Monday, June 23, 2014

Samael - Reign of Light (2004)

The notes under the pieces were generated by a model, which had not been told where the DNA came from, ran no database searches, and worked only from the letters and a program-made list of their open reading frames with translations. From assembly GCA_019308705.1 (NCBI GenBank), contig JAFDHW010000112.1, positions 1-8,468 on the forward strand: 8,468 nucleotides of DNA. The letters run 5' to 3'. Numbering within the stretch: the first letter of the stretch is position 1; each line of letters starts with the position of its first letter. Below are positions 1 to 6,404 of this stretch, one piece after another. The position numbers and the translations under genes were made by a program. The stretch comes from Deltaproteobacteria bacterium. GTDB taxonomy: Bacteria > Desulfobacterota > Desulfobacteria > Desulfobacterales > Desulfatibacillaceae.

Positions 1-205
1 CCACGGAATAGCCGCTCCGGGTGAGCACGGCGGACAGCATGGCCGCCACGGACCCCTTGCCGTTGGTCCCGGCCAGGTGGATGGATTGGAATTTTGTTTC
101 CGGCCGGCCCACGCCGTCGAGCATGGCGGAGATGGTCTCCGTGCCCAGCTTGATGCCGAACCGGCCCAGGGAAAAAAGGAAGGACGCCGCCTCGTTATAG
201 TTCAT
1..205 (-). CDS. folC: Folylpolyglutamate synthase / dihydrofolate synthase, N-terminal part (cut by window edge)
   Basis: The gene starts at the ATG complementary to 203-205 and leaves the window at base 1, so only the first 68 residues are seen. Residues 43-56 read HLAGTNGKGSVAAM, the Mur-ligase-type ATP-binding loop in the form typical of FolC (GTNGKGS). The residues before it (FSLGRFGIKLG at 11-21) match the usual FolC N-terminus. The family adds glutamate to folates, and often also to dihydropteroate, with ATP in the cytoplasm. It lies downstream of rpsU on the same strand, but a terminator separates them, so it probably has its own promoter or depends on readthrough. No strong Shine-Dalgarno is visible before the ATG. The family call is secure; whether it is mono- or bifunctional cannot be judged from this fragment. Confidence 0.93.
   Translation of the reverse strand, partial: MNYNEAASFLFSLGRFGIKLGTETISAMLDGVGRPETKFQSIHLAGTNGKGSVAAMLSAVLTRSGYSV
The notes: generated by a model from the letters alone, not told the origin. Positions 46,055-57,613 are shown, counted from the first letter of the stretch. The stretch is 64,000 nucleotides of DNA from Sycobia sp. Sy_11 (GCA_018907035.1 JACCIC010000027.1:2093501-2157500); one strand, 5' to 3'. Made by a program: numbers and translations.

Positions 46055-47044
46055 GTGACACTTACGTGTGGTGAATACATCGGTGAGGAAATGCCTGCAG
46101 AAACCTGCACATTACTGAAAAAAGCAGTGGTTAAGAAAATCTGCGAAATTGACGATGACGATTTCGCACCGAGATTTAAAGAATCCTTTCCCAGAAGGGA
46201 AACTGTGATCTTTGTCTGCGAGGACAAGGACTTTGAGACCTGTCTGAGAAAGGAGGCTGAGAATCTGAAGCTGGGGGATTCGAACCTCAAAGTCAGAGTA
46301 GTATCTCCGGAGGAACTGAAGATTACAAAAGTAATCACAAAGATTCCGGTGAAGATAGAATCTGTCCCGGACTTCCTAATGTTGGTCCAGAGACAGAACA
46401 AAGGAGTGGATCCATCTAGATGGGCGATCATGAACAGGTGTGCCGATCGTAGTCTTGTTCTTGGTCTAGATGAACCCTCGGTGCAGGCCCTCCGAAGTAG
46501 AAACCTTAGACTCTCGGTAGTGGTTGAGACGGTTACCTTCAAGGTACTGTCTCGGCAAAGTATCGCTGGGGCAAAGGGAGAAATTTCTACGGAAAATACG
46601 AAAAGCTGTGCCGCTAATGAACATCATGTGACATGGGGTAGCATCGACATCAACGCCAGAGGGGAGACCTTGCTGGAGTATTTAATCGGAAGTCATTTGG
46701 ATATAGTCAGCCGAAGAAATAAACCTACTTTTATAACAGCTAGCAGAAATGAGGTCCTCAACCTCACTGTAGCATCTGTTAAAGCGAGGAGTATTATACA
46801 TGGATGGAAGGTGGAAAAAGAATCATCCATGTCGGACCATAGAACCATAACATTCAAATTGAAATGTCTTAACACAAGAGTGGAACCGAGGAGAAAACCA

There was a brief window of time in which I had convinced myself that Reign of Light was a great follow-up to Eternal, Samael's first foray into a more uplifting, poppy and dare I say 'Romantic' sound which further distanced them from the occult roots of their primal, nasty black metal origins. Thankfully, I was deluded only for a few shorts months as the record began to almost immediately flake off its replay value, and then the forest was seen for its trees: Reign of Light is an attempt to take the ideas presented on Eternal to a more accessible level by ramping up the production standards (one of the few iffy traits of its predecessor), imbuing the music with a more overtly techno/EBM presence redolent of early 90s KMFDM, and, at least for the most part, dumbing down the lyrics and guitars to the point that they seem fixated on pandering to a Euro Goth metal crowd who was still willing to accept the band after they had long since begun to shed the underground black metal fans who represented their original audience.